I often consider the charge of judicial activism from the right to be a canard as no one seems to have any specific definition of it, and it seems only to be flung when conservatives think that the judicial branch has invalidated a law that they think the majority of people want implemented. The ridiculous and thought stopping phrase "the vast majority of the American people" is thrown by both sides but it seems that Laura Ingraham has a specific fetish for it, as if it actually meant that a policy was right, constitutional, and that the wishes of the minority can be summarily discarded.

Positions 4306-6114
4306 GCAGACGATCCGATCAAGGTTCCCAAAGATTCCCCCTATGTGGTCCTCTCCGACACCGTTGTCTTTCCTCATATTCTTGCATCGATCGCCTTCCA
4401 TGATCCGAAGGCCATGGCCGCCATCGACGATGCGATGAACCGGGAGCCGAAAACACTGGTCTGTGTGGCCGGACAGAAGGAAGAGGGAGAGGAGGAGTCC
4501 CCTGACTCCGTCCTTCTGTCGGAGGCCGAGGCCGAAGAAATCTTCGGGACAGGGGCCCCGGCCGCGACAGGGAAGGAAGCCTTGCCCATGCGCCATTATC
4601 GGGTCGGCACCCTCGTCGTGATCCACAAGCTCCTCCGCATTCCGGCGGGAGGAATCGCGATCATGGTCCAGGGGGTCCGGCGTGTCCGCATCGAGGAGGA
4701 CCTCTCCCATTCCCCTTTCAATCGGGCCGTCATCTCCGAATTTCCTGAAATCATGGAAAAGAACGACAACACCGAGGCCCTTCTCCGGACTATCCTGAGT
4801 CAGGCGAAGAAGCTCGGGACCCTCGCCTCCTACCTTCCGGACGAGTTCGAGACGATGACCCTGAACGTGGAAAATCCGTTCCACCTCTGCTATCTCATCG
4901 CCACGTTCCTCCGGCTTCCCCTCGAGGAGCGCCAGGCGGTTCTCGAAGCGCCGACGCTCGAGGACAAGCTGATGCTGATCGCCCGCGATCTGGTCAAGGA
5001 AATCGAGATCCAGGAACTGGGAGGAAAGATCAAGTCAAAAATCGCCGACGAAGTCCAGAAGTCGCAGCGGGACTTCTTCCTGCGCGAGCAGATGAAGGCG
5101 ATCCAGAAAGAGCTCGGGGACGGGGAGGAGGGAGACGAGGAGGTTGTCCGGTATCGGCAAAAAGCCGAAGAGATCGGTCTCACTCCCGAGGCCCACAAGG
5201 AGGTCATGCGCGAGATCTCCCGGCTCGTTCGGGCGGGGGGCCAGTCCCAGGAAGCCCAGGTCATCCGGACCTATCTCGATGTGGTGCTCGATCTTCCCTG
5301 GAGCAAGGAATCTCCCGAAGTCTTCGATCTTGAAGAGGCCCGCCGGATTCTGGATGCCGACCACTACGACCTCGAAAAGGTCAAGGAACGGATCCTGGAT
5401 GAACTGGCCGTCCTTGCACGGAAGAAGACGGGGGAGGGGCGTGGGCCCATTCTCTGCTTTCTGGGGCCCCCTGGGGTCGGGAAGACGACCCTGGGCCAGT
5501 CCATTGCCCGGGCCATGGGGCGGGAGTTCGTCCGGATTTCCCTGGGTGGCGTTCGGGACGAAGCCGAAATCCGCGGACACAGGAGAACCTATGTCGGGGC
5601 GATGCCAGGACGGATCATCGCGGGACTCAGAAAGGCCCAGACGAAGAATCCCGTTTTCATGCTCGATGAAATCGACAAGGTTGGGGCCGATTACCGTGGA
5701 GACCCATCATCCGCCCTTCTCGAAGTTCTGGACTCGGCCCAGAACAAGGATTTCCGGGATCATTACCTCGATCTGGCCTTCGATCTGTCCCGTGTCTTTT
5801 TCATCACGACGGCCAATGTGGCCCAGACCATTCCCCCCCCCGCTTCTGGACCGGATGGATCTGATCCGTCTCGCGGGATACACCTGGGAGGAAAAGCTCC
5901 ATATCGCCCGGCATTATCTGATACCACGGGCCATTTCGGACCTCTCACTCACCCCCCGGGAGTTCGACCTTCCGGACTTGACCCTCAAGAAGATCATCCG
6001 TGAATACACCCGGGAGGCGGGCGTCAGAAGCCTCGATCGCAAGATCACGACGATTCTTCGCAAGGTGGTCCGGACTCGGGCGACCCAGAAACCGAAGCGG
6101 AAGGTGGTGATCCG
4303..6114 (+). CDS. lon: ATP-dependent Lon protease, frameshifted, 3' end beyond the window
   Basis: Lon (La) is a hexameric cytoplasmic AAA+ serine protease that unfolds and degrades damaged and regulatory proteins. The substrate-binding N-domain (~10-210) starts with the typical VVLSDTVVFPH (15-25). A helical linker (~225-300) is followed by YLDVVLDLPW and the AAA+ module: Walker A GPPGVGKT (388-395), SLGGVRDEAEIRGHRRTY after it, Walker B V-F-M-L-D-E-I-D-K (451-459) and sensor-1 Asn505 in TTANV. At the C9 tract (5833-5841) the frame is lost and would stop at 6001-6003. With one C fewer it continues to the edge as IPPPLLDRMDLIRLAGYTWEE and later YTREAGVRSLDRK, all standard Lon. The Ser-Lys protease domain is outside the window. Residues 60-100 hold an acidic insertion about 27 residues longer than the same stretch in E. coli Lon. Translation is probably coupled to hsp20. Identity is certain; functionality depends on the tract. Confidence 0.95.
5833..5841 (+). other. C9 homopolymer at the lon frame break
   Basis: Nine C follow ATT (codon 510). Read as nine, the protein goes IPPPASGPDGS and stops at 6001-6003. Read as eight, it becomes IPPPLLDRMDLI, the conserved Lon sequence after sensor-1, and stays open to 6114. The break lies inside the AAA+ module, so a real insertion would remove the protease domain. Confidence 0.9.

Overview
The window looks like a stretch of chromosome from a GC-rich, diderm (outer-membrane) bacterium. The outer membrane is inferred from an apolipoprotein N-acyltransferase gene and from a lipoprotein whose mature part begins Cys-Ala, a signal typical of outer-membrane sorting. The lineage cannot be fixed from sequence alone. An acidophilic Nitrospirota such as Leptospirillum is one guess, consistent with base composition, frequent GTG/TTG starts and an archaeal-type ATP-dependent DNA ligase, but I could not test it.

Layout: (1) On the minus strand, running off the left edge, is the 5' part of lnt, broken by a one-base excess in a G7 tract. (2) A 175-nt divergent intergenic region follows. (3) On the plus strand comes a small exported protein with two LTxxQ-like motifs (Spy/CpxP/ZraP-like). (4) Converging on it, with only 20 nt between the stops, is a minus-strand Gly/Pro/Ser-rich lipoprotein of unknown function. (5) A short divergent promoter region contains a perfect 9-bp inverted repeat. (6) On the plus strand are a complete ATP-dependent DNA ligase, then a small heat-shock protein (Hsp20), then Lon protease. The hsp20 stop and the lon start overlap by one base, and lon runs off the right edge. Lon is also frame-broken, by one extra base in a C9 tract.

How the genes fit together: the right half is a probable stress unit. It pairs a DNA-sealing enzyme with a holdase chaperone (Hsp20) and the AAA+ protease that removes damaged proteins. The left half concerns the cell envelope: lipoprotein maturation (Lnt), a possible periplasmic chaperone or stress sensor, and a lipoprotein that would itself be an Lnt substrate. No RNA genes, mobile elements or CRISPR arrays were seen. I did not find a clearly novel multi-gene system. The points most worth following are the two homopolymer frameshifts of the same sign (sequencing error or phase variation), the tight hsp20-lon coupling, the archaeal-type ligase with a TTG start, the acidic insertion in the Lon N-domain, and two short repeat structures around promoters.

Lately though I have been readng Gordon Wood's Revolutionary Characters and have learned of the views the founders of this country especially Madison, which centered around the need to protect minority rights. The men who founded this country were not believers in democracy but favored a republicanism which would prevent what is oft referred to as the tyranny of the majority. James Madison was chief among them. During the Constitutional Convention of 1787 he proposed that Congress have a veto power over state laws. This was an impractical proposal then and would be today if only for the fury that giving Congress such authority would unleash, never mind the enormous increase in useless deliberations. Nonetheless Madison was perennially concerned with minority rights and wanted to create some check to protect them against the Constitutional abuses of the majority. The judicial branch over time filled this role and it is doubtful that Madison would have looked unfavorably upon the concept of "judicial activism" and it is obvious now that the right- having become little more than religious populists- little understand why their numbers don't put them on the side of the Constitution or the founders whose names they appropriate so liberally.